The only effective treatment for cataracts is surgery.
When to consider cataract surgery
Talk with your eye doctor about whether surgery is right for you. Most eye doctors suggest considering cataract surgery when your cataracts begin to affect your quality of life or interfere with your ability to perform normal daily activities, such as reading or driving at night.
It's up to you and your doctor to decide when cataract surgery is right for you. For most people, there is no rush to remove cataracts because they usually don't harm the eye.
Delaying the procedure won't make it more likely that you won't recover your vision if you later decide to have cataract surgery. Take time to consider the benefits and risks of cataract surgery with your doctor.
If you choose not to undergo cataract surgery now, your eye doctor may recommend periodic follow-up exams to see if your cataracts are progressing. How often you'll see your eye doctor depends on your situation.
What happens during cataract surgery
Cataract surgery involves removing the clouded lens and replacing it with a clear artificial lens. The artificial lens, called an intraocular lens, is positioned in the same place as your natural lens, and it remains a permanent part of your eye.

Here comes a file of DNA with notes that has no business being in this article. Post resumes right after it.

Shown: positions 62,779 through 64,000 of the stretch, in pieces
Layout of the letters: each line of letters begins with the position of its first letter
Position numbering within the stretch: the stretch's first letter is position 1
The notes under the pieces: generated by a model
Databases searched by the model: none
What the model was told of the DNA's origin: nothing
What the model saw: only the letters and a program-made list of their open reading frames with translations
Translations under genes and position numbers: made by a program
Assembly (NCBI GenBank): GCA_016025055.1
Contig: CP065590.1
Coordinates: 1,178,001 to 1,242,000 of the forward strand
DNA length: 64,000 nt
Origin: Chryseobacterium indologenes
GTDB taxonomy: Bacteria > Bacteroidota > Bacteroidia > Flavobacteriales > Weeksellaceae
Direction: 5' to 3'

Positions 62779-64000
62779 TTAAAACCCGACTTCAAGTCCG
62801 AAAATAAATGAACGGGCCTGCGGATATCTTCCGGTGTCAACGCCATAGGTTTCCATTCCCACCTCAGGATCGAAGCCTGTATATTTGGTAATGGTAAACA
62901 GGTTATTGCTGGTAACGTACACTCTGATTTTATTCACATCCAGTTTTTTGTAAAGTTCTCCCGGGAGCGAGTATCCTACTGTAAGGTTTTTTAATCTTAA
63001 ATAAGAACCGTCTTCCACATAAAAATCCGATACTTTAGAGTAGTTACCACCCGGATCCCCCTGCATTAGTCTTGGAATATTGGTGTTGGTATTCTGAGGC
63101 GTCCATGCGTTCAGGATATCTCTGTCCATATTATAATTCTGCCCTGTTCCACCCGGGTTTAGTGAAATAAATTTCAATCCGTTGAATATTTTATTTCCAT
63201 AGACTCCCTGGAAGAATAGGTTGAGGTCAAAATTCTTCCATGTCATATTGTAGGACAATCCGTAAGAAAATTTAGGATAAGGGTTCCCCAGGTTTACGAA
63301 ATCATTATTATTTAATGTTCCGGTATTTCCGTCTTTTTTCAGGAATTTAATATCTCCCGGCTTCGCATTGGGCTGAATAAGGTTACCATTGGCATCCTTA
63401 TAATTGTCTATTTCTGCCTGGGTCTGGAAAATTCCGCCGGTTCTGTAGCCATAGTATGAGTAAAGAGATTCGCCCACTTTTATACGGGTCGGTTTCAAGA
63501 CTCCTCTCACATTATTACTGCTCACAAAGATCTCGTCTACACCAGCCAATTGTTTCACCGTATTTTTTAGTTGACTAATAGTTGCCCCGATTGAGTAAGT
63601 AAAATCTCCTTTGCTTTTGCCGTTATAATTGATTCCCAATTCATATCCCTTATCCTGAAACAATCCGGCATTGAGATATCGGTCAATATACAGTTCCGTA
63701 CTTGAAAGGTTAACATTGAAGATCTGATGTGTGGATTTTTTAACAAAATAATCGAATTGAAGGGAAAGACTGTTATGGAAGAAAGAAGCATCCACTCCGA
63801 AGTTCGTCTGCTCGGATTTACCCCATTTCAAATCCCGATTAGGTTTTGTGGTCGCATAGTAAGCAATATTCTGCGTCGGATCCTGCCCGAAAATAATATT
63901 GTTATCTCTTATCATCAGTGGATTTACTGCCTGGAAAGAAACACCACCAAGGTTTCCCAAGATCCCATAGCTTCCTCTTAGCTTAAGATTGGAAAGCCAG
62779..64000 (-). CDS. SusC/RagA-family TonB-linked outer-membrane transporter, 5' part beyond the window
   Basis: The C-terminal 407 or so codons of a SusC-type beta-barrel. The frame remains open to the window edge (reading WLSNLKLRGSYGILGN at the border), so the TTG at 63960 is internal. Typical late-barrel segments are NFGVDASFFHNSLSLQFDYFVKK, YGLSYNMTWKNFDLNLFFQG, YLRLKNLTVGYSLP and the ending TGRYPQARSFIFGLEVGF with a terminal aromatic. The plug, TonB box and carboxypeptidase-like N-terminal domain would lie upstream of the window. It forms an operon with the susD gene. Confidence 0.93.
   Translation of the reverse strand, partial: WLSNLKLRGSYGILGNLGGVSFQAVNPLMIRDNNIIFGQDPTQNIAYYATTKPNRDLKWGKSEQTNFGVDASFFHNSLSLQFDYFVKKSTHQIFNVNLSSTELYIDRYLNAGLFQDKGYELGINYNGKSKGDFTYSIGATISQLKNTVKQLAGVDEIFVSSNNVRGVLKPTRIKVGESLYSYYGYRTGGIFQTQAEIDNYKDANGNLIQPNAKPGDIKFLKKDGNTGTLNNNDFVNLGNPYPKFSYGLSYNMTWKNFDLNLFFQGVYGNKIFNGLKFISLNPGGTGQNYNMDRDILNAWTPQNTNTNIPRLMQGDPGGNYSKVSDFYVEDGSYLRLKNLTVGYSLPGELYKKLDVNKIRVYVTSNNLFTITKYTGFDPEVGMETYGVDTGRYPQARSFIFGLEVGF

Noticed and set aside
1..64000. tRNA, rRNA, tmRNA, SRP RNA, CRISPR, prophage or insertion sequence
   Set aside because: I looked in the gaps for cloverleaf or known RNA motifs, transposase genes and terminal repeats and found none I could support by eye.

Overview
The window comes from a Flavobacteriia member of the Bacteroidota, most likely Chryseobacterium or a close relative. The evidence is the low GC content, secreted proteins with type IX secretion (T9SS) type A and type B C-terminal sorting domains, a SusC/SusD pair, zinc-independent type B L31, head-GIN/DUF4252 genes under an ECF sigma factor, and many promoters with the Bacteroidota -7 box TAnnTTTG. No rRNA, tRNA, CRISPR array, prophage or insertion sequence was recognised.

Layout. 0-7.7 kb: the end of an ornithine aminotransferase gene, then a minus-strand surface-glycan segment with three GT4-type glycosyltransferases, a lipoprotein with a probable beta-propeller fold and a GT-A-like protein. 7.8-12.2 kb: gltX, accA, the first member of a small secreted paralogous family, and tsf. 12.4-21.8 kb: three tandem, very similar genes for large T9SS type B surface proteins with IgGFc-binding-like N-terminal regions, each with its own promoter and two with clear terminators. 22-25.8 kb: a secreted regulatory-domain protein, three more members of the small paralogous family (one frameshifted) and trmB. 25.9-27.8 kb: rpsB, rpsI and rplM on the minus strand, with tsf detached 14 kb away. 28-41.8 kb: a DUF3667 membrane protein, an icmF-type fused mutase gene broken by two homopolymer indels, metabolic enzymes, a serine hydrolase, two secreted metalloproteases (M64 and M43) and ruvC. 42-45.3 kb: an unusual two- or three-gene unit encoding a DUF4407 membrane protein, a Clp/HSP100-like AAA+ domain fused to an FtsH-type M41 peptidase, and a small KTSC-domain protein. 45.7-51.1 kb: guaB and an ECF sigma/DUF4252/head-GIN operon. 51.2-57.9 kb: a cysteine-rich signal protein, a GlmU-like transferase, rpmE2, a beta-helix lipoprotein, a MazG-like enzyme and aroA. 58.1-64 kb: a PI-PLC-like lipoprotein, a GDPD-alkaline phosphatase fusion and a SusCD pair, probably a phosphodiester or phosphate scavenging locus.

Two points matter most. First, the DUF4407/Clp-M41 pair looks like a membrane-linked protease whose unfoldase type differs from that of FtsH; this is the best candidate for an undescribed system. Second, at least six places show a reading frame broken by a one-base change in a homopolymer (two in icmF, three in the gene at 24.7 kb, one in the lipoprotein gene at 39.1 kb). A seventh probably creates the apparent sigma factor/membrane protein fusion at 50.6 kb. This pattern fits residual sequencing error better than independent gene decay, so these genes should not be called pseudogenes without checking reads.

For some people, other eye problems prohibit the use of an artificial lens. In these situations, once the cataract is removed, vision may be corrected with eyeglasses or contact lenses.
Cataract surgery is generally done on an outpatient basis, which means you won't need to stay in a hospital after the surgery.
During cataract surgery, your eye doctor uses local anesthesia to numb the area around your eye, but you usually stay awake during the procedure.
Cataract surgery is generally safe, but it carries a risk of infection and bleeding. Cataract surgery increases the risk of retinal detachment.
After the procedure, you'll have some discomfort for a few days. You generally will be healed within eight weeks.
If you need cataract surgery in both eyes, your doctor will schedule surgery to remove the cataract in the second eye a month or two after the first surgery.
Jul. 30, 2013
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